The End of Fringe
Well, Fringe is over. So goes another sci-fi show on Fox.
I figured with the news about J.J. Abrams inheriting the new Star Wars, I should talk about this. Who am I kidding? It’s Fringe. I would talk about it anyway.
The 5th and final season of Fringe wasn’t so great. There. I said it. Compared to the rest of the series, the 5th season left something to be desired. This is a little ironic. I remember when Letters of Transit aired, the original Observer-controlled future episode in season 4, I wanted there to be a whole spinoff series based in that world. That’s exactly where they put season 5, but here’s the problem: I didn’t want Olivia and Peter and Walter involved.
Imagine SHIELD, the upcoming Joss Whedon show. It’s not going to be about the Avengers, it’s going to be about SHIELD, which means we have the opportunity of investing in new characters in a familiar world. It’s exciting and new, but tried in true. We get to take our existing frame of reference and apply it to new situations. Human brain function relies on pattern recognition, and this feeds that function. We know the patterns. Now, we bump up to a new pattern hierarchy.
Fringe put the Avengers in SHIELD. I wanted to see resistance fighters using Fringe events to strike back against the Observers. This didn’t really happen in season 5 until the last few episodes. And while it was wholly satisfying, it would have been more entertaining to see them using the knowledge established in the first four seasons on the next level.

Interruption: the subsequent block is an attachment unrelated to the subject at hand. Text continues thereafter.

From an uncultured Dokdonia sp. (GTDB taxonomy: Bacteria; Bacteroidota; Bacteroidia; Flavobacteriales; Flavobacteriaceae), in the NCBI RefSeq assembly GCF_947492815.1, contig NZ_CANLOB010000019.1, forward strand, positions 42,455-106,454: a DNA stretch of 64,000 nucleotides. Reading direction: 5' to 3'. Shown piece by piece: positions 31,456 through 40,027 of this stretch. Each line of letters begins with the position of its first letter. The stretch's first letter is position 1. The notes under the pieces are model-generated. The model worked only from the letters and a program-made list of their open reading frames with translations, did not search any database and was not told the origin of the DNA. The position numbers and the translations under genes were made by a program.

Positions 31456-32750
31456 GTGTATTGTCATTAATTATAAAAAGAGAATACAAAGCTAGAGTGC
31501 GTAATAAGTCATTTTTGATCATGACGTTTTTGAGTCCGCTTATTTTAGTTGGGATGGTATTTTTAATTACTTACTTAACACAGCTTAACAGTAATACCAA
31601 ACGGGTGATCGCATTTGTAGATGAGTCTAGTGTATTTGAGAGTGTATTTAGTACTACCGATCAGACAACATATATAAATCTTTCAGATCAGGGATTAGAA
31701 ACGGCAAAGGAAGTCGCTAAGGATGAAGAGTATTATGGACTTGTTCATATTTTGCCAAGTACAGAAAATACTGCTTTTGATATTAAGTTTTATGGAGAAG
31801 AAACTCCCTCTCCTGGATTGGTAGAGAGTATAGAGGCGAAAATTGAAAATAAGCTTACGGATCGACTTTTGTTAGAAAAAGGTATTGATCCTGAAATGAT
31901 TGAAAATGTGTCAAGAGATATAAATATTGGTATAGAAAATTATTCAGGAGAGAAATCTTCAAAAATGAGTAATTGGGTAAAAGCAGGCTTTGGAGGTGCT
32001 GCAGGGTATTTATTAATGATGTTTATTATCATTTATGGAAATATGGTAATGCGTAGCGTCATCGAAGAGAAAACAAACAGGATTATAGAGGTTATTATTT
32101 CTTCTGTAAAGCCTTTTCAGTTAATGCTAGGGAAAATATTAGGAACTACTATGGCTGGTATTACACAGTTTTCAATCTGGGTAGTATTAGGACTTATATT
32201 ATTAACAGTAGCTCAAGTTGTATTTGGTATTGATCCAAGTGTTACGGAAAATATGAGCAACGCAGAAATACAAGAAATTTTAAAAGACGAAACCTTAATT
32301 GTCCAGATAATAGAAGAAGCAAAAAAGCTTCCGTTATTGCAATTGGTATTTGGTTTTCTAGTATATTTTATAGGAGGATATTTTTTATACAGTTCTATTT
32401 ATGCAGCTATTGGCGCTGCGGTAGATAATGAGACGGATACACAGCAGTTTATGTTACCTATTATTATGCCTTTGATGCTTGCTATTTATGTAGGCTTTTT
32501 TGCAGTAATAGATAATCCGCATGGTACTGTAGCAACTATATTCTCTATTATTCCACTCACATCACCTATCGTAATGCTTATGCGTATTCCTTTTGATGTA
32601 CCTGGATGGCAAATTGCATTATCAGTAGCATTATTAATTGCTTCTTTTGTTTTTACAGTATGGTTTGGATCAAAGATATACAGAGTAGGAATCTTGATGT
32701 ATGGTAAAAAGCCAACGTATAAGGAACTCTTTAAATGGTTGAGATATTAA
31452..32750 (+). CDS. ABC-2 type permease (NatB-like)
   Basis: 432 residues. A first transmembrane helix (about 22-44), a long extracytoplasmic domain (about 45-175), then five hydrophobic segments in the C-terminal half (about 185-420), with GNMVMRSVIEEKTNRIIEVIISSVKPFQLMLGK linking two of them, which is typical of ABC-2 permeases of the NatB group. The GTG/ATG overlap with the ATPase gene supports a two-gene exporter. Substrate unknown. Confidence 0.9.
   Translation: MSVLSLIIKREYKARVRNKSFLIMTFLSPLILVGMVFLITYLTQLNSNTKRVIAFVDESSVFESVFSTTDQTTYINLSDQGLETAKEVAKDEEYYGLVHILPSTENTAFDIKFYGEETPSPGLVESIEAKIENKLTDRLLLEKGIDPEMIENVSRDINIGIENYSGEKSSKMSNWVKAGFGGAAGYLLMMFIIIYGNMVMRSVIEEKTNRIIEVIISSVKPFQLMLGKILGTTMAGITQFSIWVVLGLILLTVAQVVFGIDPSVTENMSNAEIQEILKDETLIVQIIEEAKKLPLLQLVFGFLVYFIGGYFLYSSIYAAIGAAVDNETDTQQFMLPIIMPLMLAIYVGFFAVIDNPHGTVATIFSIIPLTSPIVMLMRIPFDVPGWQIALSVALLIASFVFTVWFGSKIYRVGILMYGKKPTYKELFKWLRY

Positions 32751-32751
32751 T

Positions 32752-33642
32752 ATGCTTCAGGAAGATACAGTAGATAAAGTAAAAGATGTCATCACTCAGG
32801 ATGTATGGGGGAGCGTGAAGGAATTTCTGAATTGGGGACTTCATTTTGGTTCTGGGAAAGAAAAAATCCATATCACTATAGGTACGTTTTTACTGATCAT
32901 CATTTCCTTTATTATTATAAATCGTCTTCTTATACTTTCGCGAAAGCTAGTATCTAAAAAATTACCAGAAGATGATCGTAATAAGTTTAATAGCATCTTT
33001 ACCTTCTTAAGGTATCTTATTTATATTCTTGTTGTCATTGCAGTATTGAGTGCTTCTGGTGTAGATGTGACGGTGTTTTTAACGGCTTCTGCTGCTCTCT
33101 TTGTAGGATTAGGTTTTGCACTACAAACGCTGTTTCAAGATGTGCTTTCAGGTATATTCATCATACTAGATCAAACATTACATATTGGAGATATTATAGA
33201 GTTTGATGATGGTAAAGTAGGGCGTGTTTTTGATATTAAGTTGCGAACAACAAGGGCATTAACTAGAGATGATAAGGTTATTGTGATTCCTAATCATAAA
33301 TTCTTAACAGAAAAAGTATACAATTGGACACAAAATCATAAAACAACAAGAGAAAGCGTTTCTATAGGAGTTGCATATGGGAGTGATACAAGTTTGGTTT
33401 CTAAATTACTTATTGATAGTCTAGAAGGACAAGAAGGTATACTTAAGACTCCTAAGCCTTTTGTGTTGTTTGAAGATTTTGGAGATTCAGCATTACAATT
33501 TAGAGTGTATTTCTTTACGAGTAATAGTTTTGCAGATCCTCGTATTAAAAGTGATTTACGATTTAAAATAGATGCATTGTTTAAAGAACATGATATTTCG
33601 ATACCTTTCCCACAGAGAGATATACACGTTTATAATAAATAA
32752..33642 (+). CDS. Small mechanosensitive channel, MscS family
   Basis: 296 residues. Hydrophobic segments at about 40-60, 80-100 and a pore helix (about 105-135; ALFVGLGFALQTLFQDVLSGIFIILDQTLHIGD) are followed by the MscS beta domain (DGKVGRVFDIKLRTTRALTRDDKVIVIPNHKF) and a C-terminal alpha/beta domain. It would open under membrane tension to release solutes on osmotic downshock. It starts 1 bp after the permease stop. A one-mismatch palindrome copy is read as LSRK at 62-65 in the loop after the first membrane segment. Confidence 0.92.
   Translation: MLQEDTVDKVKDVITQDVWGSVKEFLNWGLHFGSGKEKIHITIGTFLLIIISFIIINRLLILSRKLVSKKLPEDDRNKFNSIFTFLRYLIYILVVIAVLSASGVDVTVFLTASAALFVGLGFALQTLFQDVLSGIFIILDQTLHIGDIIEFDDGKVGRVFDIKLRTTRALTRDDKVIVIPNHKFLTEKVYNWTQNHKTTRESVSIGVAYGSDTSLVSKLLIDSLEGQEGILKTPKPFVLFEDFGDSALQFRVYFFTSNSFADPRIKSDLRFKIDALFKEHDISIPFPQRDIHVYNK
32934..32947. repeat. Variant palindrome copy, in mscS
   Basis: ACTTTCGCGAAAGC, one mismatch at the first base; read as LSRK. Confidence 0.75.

I wanted to see Henry Ian Cusick as the lead rebel leader. He died.
I wanted to see an army of cortexiphan super humans, the normals who responded to treatment. Wasn’t this what the series was setting up? The closest we get to this payout is the second to last episode, where Olivia is dosed with cortexiphan again in order to jump universes. Shouldn’t they have thought of that sooner? Appealing to the other universe for help? Ah well. Why dwell on it?
Really, the best way to deal with the Observer invasion was a spinoff series, but that probably wasn’t possible. Maybe he did the best with what he had.
Abrams had a time limit, with a truncated episode order. But, the ending amounted to hitting the reset button. And this is why I don’t think Abrams should have Star Wars.
Abrams doesn’t do endings.
He’s amazing at beginnings, great at middles…not so much endings. And, if he (and the royal We) can’t let go of Han Solo, Luke Skywalker, and Princess Leia, we’re not going to be satisfied with a new Star Wars movie.
He’s a fan of hitting reset buttons. This boils down to two things: don’t ask questions you never intend on answering, and don’t forget to deliver your promise of the premise.
In a perfect world, Abrams would have done the prequels, Lucas would have done the middle trilogy, and…who would I cast as the ending leader?
Joss Whedon. He knows how to write an ending. Look at Buffy. Look at Avengers. Man knows how to write an ending. Of course, Whedon would kill Chewie. Or some other beloved character. But you take the style with the style.
That’s my feelings on Fringe. Didn’t end so great. So, if you’re going to watch, stop with season 4 and you’ll be all right.